Into the village heart
We are now looking towards the village centre and moving on, we pass the beautiful All Saints Church (CoI) on our right , then its grounds, in which the current Rectory, Johnson Hall and the pleasant All Saints Lodge sit, and on our left Cill Eanna and then Raheny Gardens (now part of Howth Road), a cul de sac of houses built for ex-servicemen. We are now in the village centre, moving alongside Raheny Shopping Centre , whose main unit is the Supervalu Supermarket , with a large car park below, and in whose grounds AIB have their building , on the banks of the Santry River. Meanwhile to our left is the older shopping precinct, with a range of commercial offerings and a car park .
Crossing Raheny's main river, the Santry (discussed further on the Features page) on the recently remodelled bridge , we see on our left the old Church lands, with the Scout Den (73rd Unit C.S.I.) and its grounds , which also host Raheny Shamrocks, a leading athletics club. Moving on and up to the village centre, we come to the former Credit Union building . St. Assam's Church, the former Catholic Parish Church, is now on its own plot and hosted St. Joseph's Youth Club for many years, before being sold to the Credit Union. Facing all these is the current Catholic Parish Church, that of Our Lady Mother of Divine Grace, one of the dominant features of Raheny , in its broad grounds, including substantial car park . The Credit Union (merged with those of Artane and Coolock in recent years) is temporarily housed in a building in church grounds. The church lands once held the Holy Well of St. Assam.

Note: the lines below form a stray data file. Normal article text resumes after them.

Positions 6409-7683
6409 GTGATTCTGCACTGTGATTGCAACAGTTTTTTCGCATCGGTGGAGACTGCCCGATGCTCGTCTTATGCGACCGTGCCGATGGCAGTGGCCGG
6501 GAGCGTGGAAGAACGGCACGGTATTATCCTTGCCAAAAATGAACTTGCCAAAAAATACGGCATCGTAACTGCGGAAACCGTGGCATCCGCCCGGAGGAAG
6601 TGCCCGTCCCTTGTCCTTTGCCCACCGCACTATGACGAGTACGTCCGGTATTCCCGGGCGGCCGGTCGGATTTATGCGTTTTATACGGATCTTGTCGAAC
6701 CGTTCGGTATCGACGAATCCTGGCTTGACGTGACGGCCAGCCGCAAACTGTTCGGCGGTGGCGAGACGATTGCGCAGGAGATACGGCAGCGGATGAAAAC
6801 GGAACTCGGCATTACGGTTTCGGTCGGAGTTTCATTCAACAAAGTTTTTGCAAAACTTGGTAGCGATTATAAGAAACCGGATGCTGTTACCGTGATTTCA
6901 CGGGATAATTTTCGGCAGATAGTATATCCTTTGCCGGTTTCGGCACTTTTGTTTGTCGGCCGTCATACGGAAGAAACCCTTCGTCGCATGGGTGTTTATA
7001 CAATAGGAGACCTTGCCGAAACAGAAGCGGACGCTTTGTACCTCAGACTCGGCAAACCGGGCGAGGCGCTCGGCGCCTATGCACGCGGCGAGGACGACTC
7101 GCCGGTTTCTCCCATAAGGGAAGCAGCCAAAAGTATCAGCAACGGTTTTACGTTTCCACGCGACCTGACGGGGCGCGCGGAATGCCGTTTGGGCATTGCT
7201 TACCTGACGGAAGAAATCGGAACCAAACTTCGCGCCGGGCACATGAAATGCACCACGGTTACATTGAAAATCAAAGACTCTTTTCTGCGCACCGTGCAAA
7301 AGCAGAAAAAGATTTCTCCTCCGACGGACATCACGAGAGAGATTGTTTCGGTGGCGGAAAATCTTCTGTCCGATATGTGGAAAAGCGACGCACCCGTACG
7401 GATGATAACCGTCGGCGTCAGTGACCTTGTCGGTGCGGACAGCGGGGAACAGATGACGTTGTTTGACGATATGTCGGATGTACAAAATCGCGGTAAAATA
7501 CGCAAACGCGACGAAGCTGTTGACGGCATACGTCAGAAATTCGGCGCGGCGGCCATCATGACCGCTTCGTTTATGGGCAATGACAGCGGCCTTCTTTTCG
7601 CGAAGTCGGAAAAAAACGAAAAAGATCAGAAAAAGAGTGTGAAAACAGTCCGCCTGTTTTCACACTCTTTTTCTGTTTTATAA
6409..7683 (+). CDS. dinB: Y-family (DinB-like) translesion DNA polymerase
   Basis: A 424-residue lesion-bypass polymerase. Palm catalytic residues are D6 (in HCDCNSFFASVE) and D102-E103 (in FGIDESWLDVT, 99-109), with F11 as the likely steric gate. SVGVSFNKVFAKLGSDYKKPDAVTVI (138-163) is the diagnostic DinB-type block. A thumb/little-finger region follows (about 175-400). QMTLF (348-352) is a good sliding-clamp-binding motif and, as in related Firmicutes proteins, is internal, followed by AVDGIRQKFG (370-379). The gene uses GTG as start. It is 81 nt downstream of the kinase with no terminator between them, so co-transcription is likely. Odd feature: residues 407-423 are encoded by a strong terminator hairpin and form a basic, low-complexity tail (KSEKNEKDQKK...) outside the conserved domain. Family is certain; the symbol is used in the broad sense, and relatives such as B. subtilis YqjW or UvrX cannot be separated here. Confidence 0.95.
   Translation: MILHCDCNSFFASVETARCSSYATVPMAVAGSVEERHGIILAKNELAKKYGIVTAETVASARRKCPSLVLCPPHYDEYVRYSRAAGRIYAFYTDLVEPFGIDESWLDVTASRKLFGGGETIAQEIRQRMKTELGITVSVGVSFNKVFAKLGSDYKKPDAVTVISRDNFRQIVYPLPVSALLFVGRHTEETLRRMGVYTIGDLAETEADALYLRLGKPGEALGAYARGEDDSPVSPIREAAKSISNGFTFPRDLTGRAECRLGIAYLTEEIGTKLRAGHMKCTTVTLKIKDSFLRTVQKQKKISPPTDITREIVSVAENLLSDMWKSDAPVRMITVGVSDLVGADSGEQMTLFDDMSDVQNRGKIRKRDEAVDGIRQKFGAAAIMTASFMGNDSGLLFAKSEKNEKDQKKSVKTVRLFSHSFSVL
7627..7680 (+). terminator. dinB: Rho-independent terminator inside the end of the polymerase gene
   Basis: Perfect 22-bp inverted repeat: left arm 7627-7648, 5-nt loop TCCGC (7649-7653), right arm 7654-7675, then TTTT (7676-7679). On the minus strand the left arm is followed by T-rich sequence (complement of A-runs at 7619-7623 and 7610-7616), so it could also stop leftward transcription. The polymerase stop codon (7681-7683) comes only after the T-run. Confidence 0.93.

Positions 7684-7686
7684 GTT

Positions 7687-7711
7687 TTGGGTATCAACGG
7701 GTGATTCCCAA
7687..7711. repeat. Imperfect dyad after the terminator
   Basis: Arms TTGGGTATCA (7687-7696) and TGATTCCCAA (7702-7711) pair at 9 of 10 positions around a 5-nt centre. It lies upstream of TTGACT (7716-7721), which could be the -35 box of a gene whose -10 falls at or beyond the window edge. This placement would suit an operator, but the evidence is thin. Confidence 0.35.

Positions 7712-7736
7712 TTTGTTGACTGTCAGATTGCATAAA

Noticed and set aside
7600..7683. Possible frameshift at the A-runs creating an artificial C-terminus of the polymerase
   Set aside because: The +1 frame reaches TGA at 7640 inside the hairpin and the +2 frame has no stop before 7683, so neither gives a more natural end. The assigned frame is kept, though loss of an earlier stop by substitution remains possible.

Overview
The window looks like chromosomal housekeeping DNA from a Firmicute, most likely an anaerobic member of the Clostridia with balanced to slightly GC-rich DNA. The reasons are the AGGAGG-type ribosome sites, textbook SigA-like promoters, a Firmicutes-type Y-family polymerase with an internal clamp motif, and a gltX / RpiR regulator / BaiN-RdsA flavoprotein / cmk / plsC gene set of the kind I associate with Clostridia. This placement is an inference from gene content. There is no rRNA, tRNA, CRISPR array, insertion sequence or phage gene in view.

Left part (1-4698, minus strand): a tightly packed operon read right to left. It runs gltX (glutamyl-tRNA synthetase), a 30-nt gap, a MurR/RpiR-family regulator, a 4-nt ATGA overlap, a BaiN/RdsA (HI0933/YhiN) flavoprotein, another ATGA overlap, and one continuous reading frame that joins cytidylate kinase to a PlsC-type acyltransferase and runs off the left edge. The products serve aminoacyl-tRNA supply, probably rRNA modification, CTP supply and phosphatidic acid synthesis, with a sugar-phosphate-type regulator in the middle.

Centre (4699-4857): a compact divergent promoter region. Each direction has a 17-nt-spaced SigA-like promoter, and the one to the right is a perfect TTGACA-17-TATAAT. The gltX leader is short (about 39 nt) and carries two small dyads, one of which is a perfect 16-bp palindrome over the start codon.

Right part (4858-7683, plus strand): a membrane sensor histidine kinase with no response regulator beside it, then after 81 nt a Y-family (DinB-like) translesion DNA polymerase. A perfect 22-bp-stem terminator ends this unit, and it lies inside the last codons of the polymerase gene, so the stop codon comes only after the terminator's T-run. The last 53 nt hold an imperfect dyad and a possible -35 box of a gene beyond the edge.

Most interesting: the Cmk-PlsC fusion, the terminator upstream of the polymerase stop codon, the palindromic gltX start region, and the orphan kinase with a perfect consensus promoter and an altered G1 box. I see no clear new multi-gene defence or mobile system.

Diagonally opposite the new church are the ruins of old St. Assam's Church , the heart of the village. Within this site, which takes in the church and its graveyard, local tradition places a church for over a millennium, perhaps going all the way back to St. Assam or Assan himself! The crossroads between the churches is the centre of Raheny . Today it features the Millennium Clock , added by the Raheny Business Association, Federation of Raheny Residents and others to celebrate 2000 and beyond. From here, we can look down into the old village - this is Main Street, and links to the road to the coast and Bull Island. We can also see up to the railway station and beyond, and of course along the path of our tour, back towards the city and on towards Howth.